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The White Horse Oysters & Seafood.
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The White Horse Oysters & Seafood
266 Canongate,
Royal Mile,
City of Edinburgh,
EH8 8AA
0131 629 5300

The White Horse is THE most exciting addition to the Edinburgh restaurant scene.

Seafood is an integral part of Scotland’s heritage. Oysters were once a staple food of the poor in Edinburgh and the herring girls in their striped skirts found seasonal work in Newhaven.

The White Horse is believed to be the oldest Inn in Edinburgh’s Royal Mile, born 1742, and it has been revived by the group that own Chop House, West Room, Sygn and Monteith’s. The refurbishment is sympathetic to the bar’s history; the exterior resembles sharp rough oyster shells whilst inside the wood is dark, the waiting staff aproned and the table tops are made of sea green marble. It doesn’t take much to imagine Samuel Johnston and James Boswell lodging and partaking of the victuals here before embarking on their adventure around the Hebrides. 

Four types of oyster are available, Loch Fyne, Caledonian, Lindisfarne and my favourite, creamy Carlingford. The tempura oysters I devoured were simply phenomenal and came with ponzu dressing, wasabi mayo and pickled ginger.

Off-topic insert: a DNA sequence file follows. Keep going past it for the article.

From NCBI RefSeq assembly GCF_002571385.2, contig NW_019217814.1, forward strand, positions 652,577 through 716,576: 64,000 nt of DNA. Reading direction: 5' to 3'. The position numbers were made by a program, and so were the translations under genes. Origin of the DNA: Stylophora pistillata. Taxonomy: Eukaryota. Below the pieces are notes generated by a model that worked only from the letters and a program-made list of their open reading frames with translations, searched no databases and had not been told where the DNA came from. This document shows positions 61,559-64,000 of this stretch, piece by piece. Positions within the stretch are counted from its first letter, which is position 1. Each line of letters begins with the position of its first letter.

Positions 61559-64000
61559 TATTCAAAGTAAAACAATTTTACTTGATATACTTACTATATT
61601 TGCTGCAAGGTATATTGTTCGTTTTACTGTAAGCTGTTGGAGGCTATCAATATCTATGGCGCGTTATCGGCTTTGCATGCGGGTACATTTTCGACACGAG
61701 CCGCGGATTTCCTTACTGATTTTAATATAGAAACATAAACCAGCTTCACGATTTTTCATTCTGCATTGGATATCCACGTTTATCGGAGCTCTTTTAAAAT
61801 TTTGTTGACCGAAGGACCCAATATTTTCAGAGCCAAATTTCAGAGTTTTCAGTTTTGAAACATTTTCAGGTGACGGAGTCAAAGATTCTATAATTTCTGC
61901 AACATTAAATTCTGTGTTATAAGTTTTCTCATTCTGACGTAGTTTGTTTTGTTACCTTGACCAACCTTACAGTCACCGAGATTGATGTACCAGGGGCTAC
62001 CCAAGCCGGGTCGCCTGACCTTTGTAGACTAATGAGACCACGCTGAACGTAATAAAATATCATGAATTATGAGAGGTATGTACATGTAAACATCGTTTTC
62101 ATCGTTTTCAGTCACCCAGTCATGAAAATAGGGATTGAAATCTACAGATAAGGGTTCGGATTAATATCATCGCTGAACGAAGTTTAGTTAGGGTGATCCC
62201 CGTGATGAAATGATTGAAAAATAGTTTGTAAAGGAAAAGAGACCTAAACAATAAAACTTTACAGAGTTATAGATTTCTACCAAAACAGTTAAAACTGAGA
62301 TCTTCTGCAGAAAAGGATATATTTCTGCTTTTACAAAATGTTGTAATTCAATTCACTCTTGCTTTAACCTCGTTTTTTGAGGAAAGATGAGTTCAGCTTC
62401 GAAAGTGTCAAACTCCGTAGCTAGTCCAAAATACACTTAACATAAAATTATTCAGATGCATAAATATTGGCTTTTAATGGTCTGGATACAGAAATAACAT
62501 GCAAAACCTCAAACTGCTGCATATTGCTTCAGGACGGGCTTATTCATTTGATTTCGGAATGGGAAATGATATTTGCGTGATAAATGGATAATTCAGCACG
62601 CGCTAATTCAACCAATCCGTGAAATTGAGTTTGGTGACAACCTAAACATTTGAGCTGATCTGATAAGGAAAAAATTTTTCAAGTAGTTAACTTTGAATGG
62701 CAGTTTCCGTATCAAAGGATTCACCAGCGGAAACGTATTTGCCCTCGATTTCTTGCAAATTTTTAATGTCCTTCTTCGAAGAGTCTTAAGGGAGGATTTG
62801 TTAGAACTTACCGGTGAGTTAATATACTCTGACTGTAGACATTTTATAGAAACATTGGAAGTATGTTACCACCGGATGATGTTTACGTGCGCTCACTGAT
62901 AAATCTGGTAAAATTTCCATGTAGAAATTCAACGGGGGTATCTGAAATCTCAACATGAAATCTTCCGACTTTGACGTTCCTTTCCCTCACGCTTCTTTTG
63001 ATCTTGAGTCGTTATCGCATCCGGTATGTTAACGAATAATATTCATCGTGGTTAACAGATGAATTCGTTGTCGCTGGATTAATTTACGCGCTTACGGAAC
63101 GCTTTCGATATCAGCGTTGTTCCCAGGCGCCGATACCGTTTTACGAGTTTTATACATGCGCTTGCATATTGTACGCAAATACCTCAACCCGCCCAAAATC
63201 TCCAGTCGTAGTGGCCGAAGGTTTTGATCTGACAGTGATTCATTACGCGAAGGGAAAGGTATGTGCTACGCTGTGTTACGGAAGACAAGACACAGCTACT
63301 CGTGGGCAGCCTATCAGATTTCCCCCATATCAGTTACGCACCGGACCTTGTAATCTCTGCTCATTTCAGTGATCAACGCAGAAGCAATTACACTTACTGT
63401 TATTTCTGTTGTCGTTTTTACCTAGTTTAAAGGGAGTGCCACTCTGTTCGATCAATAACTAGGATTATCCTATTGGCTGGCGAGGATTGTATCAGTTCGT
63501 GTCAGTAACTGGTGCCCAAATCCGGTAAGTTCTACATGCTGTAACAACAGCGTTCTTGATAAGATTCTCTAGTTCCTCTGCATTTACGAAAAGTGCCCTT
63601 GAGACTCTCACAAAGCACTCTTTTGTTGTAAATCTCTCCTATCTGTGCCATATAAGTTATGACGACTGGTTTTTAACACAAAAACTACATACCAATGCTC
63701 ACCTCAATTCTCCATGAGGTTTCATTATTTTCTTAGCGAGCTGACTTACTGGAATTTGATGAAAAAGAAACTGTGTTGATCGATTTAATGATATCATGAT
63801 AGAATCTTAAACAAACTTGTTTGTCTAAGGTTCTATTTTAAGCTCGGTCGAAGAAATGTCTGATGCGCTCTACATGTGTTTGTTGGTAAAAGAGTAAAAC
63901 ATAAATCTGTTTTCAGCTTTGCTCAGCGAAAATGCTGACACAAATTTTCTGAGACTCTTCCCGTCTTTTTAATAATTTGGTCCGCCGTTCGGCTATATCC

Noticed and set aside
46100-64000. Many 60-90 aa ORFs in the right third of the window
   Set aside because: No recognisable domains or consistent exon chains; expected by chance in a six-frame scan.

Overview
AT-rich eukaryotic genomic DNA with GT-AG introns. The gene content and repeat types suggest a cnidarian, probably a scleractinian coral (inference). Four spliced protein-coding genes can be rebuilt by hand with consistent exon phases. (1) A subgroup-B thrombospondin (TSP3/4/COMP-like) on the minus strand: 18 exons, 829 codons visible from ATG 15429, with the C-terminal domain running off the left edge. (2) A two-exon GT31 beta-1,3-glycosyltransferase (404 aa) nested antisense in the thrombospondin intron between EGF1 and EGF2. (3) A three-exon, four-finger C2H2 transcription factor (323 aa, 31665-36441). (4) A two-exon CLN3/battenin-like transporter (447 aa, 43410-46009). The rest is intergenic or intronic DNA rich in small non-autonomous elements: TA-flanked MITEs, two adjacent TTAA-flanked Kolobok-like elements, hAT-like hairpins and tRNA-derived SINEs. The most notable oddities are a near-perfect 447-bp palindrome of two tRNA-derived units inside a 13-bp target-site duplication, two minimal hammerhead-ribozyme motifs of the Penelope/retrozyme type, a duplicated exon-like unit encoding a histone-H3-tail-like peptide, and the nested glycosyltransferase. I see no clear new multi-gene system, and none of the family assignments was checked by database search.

It’s impossible to list all the goodies on offer here. You would be as well looking at the small, seemingly simple but oh so classy menu. If you like seafood and oysters you will be in heaven as you choose from small plates, tempura, platters, mains and sides. Seaweed, samphire, fennel, grapefruit, wasabi only the most sympathetic accompaniments to fish and seafood make the grade.

Sesame tuna and monkfish satay are dreams come true whilst king crab legs with charred lemon really wow. Imported from Norway they have a softer shell than langoustine, are at least twice the size but the tender white flesh is similar. Dunk them in mayo.

Fizz by the glass, a ripe tropical Chenin Blanc, martinis with Edinburgh Seaside Gin and pickled samphire, an ultra elegant Espresso Martini in a slim legged coupe  – it’s all here for you to indulge in. 

So much so that I protested against dessert but was shouted down. Burnt lemon crème brulee, cheese, a digestif of bitter Fernet Branca followed. 

You can pop in for Buck a Shuck Monday to Thursday from 4pm-6pm when oysters are £1 each. Lobsters and fries are £22 on a Wednesday and surf ‘n’ turf with rib eye, lobster and fries is £30 every Sunday. 

Personally I am thinking of moving in. (S. Wilson)
   

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